The searchable selection of paintings, works on paper, and prints is an introduction to the full body of Richard Diebenkorn’s output. With over five thousand unique works and over two hundred prints, the project is ongoing. Our aim is to build a dynamic catalogue linking artworks to their exhibitions and published references. Upon its completion the online catalogue will be a definitive resource available to all.

In 2016 the Foundation published Richard Diebenkorn: The Catalogue Raisonné in association with Yale University Press and the Fine Arts Museums of San Francisco, presenting more than five thousand unique works in new color photography. The volumes include essays by noted scholars, an illustrated chronology, a selection of studio notes, list of exhibitions and bibliography accompanied the illustrated artworks, collectively providing unprecedented access, context and understanding to date of the artist’s creative life. Much of the extensive information gathered for the four-volume catalogue raisonné will be available and expanded here.

In 2018 we began building the online catalogue of paintings, works on paper, three-dimensional objects, and prints. A two-volume publication of the artist’s print production will be released in 2025 by Yale University Press; therefore, the current selection of prints only samples 10% of the artist’s efforts in the medium. Our primary objective is to systematically publish online the full catalogue details for all of Diebenkorn’s works: title, date, medium, dimensions, signature, institutional owners when applicable, and catalogue numbers. Lists of exhibitions and references have also been added, with the print-related shows limited to those featuring the 10% of the artist’s print production currently online. However, additional exhibition and bibliographic research is necessary before records are exhaustive online. Complete citation data for all unique works may be viewed in the artist’s published catalogue raisonné.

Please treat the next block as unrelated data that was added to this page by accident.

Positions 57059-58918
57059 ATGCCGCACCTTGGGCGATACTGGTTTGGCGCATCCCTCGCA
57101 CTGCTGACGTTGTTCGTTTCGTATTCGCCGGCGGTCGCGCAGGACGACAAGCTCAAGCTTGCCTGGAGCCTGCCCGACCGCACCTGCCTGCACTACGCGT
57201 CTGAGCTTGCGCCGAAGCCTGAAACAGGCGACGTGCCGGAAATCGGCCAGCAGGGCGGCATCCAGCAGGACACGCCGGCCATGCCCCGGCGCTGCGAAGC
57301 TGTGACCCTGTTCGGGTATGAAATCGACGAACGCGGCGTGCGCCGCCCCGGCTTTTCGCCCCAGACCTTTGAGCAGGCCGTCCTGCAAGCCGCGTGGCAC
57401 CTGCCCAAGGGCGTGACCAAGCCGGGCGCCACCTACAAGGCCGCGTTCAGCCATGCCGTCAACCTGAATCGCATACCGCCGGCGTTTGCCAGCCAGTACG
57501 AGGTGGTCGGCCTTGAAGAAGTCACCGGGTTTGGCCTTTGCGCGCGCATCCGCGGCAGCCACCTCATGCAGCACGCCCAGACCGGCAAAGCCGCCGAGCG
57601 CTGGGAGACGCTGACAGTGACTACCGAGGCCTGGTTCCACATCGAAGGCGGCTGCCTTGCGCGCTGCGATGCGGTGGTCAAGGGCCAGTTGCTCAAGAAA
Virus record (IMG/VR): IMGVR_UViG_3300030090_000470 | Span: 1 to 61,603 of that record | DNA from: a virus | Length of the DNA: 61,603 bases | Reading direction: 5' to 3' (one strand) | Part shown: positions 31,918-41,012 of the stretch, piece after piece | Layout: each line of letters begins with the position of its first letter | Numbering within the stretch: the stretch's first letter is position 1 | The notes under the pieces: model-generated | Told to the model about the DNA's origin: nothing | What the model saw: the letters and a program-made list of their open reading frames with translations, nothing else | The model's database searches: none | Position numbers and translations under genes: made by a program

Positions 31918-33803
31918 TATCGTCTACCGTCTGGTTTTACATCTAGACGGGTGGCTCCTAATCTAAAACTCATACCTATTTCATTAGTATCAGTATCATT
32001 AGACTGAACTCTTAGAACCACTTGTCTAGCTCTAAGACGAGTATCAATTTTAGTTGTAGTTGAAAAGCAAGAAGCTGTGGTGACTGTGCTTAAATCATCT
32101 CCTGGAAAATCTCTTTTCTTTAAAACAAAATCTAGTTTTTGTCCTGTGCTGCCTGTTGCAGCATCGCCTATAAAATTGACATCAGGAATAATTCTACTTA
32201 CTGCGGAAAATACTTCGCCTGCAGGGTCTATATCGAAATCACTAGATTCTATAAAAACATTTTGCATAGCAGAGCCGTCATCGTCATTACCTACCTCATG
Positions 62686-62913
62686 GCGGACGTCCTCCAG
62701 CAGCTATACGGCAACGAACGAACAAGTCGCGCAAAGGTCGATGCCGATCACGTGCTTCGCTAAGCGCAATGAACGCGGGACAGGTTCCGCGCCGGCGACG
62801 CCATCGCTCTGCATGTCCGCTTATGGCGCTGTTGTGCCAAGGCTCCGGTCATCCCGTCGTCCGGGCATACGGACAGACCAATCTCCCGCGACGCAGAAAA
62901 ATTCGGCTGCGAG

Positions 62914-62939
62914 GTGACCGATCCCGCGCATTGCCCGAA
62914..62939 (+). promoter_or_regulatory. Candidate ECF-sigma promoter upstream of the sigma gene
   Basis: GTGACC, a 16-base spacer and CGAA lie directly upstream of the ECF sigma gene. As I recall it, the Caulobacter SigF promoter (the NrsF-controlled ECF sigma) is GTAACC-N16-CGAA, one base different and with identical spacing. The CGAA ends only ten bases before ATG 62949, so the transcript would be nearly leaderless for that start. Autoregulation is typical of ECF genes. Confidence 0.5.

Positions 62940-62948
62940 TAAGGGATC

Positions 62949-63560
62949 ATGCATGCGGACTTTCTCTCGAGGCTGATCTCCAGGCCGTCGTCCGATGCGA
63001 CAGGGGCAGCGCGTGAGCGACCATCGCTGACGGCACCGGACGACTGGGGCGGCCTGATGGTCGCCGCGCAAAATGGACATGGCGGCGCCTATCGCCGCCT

The forty-six prints in the online catalogue represent just ten percent of the artist’s print output. Details about these objects are presented here in an abbreviated form but will be expanded after the release of the print catalogue raisonné in 2025. The published volumes will include details including proof designations and their distribution; presses, plates, inks, paper types, and inscriptions; explanatory remarks; and residency dates.

Please check back regularly for new content. For now, there may be inaccuracies or omissions, and records should be read with this understanding. Please contact us if you would like to bring a discrepancy to our attention.

Searching Artworks

Artworks can be browsed in multiple ways through the online catalogue. Explore paintings, works on paper, and prints through the Collections main landing page. A new search bar feature at the top of each page allows searching within a certain medium by selecting a specific button and then entering a query. Additionally, a selection of curated groups of works is featured in the Browse section also located on the Collections landing page.

The search magnifying glass icon in the upper right-hand corner of the menu allows searches of the collection by word, phrase, or number across all artworks and exhibitions. In 2021 we introduced searching capability for bibliographic references and new links between artworks and publications. Please note the search magnifying glass icon returns results from the entire catalogue, regardless of the artwork collection you’re browsing.